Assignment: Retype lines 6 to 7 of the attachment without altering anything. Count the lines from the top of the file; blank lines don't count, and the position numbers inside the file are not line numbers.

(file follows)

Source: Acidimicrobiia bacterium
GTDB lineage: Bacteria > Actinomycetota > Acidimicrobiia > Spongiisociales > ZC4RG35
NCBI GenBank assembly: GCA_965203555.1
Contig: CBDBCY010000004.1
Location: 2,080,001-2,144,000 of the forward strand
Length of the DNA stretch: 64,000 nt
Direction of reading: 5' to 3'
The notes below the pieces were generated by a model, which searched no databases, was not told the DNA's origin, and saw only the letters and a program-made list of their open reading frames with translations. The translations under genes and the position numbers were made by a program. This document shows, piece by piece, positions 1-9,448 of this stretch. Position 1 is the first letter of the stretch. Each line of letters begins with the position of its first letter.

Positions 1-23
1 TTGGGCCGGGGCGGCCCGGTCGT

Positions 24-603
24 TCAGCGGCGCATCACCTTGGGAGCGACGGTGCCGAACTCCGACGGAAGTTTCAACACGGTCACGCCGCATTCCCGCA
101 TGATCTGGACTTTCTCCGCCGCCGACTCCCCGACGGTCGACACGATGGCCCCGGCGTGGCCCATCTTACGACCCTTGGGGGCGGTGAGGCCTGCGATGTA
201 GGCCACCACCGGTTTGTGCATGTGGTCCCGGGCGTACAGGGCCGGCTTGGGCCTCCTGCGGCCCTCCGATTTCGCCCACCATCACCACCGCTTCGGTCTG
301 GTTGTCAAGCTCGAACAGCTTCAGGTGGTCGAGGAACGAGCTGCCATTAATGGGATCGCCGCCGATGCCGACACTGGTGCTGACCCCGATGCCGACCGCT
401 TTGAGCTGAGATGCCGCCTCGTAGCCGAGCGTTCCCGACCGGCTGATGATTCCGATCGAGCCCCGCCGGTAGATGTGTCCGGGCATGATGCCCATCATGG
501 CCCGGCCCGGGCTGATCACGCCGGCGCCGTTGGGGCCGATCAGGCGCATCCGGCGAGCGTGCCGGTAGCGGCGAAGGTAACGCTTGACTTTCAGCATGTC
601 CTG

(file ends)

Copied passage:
Length of the DNA stretch: 64,000 nt
Direction of reading: 5' to 3'